With this song, however, there isn’t much need for analysis. It’s in the very title of the song. Never giving someone up, never letting them down, and always being around describes a very unhealthy mindset for someone to have with a partner. It basically champions making someone else the entire center of your world. That’s sweet, but wholly unrealistic.

It’s still a catchy song and the fact it became an internet meme reveals its staying power. That said, it has the same problem as “Every Breath You Take” by the Police. Break down the lyrics and it’s not a love song. It’s more a stalker/obsession anthem and there’s nothing romantic about that.


Hootie And The Blowfish: Hold My Hand

Love or Obsession?
Love

Here’s a band people love to hate for lousy reasons. Hootie and the Blowfish were a simple, but effective band at a time when music was emerging from the grim and gritty grunge era. Their music was upbeat. Their lyrics were simple. They didn’t try to look too fancy or gritty. They dressed like regular guys and made music.

Naturally, it became cool to hate them. It also ignored the fact that they were one of the most successful bands of the mid-90s. Their first big hit, “Hold My Hand,” got things going. It was not a dark and gritty grunge song. It was a simple, upbeat love song. Break the lyrics down and that sentiment just become stronger.

It’s another one of those songs that presents an oddly healthy attitude towards love. It doesn’t send the impression that you have to make someone else the center of your world. It says in the chorus, “I want to love you the best that (the best that) I can.” Trying to achieve an ideal is unrealistic and foolish. Trying the best you can is the most anyone can ask for, even in love.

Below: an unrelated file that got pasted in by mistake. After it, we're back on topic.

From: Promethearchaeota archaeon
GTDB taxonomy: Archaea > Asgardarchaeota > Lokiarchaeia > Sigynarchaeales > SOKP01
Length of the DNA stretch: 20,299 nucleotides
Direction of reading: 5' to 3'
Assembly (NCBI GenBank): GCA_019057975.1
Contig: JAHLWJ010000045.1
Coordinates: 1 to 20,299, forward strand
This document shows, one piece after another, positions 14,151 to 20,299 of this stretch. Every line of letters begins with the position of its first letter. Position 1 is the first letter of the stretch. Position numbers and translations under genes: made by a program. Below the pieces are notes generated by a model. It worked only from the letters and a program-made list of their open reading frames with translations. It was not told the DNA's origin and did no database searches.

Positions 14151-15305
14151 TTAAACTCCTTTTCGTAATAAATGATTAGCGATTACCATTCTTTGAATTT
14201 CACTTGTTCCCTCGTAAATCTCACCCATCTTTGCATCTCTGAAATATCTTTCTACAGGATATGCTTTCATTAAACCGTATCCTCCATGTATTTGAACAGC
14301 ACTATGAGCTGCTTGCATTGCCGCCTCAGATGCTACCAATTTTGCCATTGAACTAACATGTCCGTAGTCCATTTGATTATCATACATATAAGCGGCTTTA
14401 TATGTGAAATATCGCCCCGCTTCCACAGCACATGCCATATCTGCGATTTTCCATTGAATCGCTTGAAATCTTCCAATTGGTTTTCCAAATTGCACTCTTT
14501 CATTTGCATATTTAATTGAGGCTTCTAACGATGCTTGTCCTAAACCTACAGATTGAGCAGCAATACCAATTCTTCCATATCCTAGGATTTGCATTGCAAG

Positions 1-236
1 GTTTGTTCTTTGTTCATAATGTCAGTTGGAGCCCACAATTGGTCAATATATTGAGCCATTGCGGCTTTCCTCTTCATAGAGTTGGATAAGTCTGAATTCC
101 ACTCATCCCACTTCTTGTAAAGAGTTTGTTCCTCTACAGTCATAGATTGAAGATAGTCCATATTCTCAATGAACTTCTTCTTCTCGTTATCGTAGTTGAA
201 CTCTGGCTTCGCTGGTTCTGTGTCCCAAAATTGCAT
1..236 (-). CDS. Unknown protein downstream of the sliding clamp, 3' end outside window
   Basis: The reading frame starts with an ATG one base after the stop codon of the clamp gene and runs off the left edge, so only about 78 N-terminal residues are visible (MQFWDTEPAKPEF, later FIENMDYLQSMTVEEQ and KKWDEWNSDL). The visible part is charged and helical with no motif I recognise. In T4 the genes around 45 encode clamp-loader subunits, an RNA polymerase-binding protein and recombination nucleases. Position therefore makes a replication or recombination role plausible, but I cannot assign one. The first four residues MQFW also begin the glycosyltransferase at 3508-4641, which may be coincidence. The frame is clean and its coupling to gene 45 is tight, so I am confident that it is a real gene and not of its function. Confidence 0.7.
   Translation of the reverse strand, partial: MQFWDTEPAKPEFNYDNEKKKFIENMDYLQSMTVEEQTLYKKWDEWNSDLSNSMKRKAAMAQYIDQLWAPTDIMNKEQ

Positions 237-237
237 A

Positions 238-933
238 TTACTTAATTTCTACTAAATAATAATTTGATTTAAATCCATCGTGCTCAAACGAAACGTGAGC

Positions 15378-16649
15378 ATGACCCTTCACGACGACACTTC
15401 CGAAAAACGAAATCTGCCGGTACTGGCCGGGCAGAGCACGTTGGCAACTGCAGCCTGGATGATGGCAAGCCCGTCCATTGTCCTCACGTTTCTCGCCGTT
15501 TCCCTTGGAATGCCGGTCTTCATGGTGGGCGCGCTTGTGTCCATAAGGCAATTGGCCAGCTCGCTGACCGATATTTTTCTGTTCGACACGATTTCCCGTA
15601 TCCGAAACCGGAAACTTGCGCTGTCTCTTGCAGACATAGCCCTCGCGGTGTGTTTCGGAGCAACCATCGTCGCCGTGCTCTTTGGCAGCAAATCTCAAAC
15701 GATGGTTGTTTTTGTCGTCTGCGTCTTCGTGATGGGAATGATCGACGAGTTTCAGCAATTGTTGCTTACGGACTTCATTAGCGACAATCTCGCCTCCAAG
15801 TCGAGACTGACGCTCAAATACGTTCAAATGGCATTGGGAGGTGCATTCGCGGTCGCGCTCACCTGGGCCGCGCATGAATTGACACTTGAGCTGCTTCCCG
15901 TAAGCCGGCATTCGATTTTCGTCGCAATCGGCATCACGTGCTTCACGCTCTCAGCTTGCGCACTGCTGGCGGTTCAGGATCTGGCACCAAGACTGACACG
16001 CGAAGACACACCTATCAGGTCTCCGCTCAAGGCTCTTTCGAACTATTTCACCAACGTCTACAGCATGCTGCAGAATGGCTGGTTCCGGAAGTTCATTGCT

Marvin Gaye and Tammi Terrell: Ain’t No Mountain High Enough

Love or Obsession?
Love (Mostly)

Here’s a classic from the late 60s and early 70s, a time when soul music and R&B began growing in popularity. It was also the pre-disco era so there weren’t any bell-bottoms or aphros. It was a better time is what I’m saying.

This song, which has been remixed and remade multiple times, has an upbeat tone and many unique rhythmic mantras. It’s pretty complex piece of music. As such, the lyrics are hard to judge. On one hand, they talk about there being no force on this world to keep someone from getting to you. That does sound a bit obsessive.

However, the context of this song, as well as the sentiment of the other lyrics, keep it from getting into that dark territory that “Every Breath You Take” fell into. As a whole, the song speaks more about keeping promises and being there for someone you love. That’s a good kind of love, even if the verbiage can be misconstrued.


The Beatles: I Want To Hold Your Hand

Love or Obsession?
Love

This is as simple and innocent a song from one of the biggest bands in the history of pop culture. Love songs and the Beatles are like peanut butter and jelly. They just go together so perfectly that it’s hard to imagine one without the other. Can anyone honestly imagine the Beatles doing a Taylor Swift style breakup song?

With one of their earliest hits, “I Want To Hold Your Hand,” the sentiment is simple. They don’t talk about wanting to watch you sleep, focusing every waking thought on you, or never being able to escape your love. They just talk about holding hands and sharing a simple kind of intimacy.

Being a hugger myself, it’s a sentiment I can appreciate. Holding hands is as innocent a gesture as it comes when showing love. It’s a far cry from never wanting to give someone up or watching them with every breath they take. For that, the Beatles deserve props for championing healthy love.